ESA and NASA join forces in climate mission to measure thickness of Antarctic sea-ice

The two satellites being used for the project are expected to produce better results together owing to their different capabilities.

The European Space Agency (ESA) and its American equivalent National Aeronautics and Space Administration (NASA) have teamed up in an effort to measure the sea-ice thickness of Antarctica.

The space agencies have decided to carry out the mission it by lining up two satellites designed for the job – Europe's CryoSat-2 spacecraft and ICESat-2 mission, reported BBC.

At present, the old climatology models used to gauge the likely depth of snow cover work reasonably well in the north, but they don’t yield expected results in the south.

The orbit of CryoSat-2 spacecraft has been raised by just under one kilometer. This will allow the spacecraft to increase the number of coincident observations with ICESat-2 mission.

Currently, the floating sheets of ice in the far south present some difficulties while measuring their vertical dimension. Heavy snow that piles on top of the floating ice hides its thickness. If the piled up snow is significant in amount, it can even push Antarctic sea-ice under the water.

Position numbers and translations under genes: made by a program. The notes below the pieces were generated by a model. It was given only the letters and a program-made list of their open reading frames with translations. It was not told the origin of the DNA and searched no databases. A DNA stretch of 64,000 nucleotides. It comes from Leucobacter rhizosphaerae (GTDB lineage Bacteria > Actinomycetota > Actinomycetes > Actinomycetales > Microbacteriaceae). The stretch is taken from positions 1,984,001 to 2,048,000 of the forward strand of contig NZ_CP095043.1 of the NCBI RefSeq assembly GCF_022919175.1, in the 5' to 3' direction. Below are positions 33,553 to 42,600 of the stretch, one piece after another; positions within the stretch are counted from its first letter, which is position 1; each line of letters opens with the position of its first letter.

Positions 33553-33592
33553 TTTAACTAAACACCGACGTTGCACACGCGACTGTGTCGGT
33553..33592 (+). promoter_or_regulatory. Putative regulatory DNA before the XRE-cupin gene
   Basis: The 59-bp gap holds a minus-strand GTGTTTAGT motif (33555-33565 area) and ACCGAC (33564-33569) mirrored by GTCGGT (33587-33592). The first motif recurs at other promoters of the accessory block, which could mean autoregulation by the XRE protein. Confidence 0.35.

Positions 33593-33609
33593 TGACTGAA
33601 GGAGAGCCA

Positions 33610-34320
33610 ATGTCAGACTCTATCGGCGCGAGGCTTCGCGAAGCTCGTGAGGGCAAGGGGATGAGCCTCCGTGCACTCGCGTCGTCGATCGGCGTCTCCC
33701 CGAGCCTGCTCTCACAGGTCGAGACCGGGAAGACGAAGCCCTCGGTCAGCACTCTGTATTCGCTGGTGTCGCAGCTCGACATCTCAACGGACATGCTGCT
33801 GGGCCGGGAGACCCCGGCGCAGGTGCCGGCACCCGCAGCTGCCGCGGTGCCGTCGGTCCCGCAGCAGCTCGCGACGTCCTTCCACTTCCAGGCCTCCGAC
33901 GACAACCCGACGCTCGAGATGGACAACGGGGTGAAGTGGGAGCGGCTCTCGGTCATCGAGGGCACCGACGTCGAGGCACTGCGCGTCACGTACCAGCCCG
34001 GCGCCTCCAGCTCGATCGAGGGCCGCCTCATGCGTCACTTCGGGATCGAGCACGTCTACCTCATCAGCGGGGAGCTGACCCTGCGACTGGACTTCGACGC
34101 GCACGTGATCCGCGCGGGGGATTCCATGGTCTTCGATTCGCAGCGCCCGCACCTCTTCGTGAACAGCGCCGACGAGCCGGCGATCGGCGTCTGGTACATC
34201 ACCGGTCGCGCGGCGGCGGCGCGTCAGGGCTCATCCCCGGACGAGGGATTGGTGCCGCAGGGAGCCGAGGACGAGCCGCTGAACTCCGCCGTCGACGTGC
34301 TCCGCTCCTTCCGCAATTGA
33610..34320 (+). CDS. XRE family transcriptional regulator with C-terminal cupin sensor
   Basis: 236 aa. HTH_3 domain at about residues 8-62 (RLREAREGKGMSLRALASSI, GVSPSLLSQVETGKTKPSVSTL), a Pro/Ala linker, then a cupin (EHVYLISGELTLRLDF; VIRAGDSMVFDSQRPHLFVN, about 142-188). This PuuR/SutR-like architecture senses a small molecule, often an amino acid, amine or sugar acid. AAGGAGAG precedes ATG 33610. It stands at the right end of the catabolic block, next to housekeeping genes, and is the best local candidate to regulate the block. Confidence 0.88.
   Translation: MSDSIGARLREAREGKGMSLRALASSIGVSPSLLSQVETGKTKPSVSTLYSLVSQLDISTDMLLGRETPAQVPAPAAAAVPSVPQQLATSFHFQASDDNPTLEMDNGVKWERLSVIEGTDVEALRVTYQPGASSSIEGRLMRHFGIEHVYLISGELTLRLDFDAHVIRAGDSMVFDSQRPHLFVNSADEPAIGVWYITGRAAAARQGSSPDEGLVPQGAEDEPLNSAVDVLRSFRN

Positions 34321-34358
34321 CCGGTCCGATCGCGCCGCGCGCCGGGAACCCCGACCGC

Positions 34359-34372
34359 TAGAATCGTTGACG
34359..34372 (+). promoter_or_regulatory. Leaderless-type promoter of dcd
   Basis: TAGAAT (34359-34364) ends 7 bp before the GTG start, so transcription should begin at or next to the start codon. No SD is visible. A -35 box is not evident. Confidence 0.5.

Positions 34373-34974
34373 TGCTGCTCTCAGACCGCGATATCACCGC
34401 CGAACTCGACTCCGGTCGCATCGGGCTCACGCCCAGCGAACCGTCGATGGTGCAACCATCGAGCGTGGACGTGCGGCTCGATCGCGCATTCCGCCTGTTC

The partnership between the ESA and NASA will streamline the process of measuring the sea-ice thickness of the Antarctic. The two satellites being used for the project are expected to produce better results due to their different capabilities.

ICESat-2 uses a laser to measure the distance to the Earth's surface. In this process, it measures the height of objects. The satellite currently orbits the Earth at an altitude of 500km. On the other hand, CryoSat-2, which is a 720km orbital altitude, makes use of radar to measure height. It penetrates much more deeply into the snow cover than laser before bouncing back.

"In future, we will more accurately be able to estimate the snow cover and therefore more accurately estimate the sea-ice thickness. In the Arctic, it will reduce our errors. In the Antarctic, I don't think we really know yet just how cool this could be," BBC quoted NASA radar and laser altimetry scientist Dr Rachel Tilling as saying.

According to, Antarctic sea ice usually attains its annual maximum extent in mid- to late-September, and reaches its annual minimum in late February or early March.

The surface of the ocean around Antarctica freezes over in the winter and melts back each summer.

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